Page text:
New Stick-On Heart Patch Can Save More Lives after a Heart Attack

Researchers from Imperial College London, UK, together with The University of New South Wales Faculty of Science in Australia, developed a stick-on heart patch that can be applied to the heart to improve the conduction of electrical impulses. This patch can lead to fewer complications in those who survived a heart attack.heart patch

This patch is made of flexible polymer and can serve during the whole life of a human. It is created to limit cardiac arrhythmia that occurs after a heart attack.

Damia Mawad, the co-lead researcher from The University of New South Wales, says: “We envisage heart attack patients eventually having patches attached as a bridge between the healthy and the scar tissue, to prevent cardiac arrhythmia.”

More information here.

10 Effective Ways to Boost Recovery after Exercise

You surely know that without recovery, your workout just doesn’t make much sense. Without the recovery, people miss out on building health-promoting lean muscle mass and sometimes it may even lead to high levels of stress hormones. And that may result in anything beginning from injury to muscle wasting and weight gain. Here are 10 best ways to boost recovery after intensive workouts:boost recovery

  1. Include more protein into your diet.
  2. Follow a recovery routine combining foam rolling and massage.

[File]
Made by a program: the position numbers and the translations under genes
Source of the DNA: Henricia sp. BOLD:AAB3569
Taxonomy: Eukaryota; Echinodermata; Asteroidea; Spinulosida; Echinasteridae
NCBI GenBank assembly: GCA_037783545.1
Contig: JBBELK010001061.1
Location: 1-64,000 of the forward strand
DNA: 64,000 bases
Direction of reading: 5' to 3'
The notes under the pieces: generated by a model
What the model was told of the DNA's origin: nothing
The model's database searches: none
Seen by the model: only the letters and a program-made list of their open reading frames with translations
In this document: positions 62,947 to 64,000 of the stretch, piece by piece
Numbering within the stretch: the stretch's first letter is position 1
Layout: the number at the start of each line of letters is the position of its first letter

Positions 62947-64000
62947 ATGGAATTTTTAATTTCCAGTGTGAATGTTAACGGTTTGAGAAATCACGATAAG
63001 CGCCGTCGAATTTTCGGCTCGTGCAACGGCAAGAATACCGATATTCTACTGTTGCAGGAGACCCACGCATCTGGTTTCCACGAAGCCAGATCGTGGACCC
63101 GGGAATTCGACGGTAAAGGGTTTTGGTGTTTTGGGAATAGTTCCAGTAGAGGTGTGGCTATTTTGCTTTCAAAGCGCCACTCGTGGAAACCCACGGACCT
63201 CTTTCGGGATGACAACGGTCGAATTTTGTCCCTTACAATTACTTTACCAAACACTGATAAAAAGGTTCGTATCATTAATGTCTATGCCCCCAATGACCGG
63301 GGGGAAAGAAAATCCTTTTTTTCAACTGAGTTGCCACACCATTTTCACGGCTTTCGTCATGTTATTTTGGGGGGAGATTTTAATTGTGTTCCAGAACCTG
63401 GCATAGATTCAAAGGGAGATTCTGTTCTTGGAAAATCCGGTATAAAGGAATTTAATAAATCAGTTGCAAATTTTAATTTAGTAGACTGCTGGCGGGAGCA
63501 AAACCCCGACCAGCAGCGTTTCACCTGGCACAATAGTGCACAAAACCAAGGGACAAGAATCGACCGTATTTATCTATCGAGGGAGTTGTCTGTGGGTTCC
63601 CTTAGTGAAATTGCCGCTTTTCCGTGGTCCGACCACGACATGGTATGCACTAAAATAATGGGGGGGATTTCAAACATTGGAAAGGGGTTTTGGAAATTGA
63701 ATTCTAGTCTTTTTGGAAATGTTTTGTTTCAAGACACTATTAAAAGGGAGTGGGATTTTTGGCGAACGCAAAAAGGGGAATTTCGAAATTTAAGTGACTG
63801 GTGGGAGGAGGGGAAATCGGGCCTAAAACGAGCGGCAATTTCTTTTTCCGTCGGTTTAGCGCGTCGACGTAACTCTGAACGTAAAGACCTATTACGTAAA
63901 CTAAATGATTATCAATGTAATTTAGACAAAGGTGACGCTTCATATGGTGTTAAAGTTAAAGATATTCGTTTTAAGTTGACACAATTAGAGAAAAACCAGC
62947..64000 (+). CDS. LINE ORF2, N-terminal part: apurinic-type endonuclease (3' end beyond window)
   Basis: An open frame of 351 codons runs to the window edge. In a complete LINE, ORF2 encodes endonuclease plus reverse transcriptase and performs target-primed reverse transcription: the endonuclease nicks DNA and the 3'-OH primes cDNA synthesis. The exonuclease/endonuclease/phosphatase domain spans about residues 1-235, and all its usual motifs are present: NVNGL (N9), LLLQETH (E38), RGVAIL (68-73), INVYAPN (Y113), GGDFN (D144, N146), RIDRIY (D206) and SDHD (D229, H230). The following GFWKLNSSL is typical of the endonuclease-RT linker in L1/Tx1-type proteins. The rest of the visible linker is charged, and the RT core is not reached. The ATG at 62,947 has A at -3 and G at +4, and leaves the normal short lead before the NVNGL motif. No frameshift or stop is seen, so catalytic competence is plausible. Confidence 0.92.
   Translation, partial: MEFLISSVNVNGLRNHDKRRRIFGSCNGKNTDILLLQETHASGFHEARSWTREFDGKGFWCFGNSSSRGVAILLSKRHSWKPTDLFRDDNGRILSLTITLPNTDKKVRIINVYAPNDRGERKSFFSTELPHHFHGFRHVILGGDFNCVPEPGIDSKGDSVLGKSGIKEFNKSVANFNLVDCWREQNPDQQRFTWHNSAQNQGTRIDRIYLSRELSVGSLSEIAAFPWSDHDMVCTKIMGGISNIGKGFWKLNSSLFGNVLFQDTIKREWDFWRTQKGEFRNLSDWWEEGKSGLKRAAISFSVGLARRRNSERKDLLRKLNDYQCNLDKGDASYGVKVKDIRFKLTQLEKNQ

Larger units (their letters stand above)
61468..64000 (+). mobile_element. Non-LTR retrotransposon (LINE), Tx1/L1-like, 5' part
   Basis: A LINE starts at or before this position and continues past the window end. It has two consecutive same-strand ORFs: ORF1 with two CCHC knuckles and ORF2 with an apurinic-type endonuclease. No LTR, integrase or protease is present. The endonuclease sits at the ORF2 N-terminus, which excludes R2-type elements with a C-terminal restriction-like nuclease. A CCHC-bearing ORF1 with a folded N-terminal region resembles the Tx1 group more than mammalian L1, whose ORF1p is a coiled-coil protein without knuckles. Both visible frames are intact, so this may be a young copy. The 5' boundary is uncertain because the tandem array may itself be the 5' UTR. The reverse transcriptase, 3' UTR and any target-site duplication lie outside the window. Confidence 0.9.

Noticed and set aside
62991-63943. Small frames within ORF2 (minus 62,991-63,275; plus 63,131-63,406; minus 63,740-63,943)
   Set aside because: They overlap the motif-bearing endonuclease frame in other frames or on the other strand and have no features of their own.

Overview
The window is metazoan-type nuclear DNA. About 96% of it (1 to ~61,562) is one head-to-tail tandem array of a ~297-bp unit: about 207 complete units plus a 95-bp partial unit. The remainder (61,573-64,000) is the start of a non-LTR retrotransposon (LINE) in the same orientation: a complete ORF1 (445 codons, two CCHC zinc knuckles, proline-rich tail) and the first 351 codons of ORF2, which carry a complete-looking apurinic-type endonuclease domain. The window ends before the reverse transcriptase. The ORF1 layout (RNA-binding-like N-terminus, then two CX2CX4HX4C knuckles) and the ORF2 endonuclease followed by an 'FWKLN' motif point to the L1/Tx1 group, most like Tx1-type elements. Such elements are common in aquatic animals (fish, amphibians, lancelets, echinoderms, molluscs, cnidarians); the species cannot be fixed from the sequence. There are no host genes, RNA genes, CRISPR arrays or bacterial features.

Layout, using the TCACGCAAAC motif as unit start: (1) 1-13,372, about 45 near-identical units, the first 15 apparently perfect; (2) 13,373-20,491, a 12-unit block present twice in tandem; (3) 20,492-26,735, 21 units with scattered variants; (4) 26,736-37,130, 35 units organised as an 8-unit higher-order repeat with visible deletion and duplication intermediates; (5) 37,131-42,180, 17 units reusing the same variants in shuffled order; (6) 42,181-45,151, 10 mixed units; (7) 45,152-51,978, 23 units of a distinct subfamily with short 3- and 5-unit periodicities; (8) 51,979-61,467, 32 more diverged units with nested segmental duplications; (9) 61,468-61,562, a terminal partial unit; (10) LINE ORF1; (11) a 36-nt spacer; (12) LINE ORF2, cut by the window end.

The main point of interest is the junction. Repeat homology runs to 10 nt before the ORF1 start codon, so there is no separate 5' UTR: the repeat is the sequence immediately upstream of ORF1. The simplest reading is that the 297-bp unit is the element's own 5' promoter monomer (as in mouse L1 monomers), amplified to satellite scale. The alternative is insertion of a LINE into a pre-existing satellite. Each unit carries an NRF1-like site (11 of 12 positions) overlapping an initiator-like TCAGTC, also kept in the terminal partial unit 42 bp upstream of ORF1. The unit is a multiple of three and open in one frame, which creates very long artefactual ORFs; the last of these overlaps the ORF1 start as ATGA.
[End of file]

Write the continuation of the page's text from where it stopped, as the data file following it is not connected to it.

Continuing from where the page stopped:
3. Eat five times a day.
  4. Get enough sleep.
  5. Choose diary as a night time snack.
  6. Check your level of vitamin D.
  7. Drink more water.
  8. Get hot and cold baths.
  9. Cut back alcohol intake.
  10. Get enough rest.

More information here.

Walking Can Help Elderly Adults to Recover Faster from Disability

Senior people who regularly exercise have lower chances to suffer a disability, and even if they do, they normally recover faster according to a new clinical trial.recover faster

The researchers discovered that when sedentary elderly adults started exercising, it restrained their risk of suffering a disability or illness. And those who did develop a physical disability were nearly 30% more likely to recover from it than seniors who remained sedentary.

Patricia Katz, a professor of medicine at the University of California, San Francisco, said: “And it doesn’t have to be some heavy-duty regimen. You don’t have to join a gym.”

More information about this research here.

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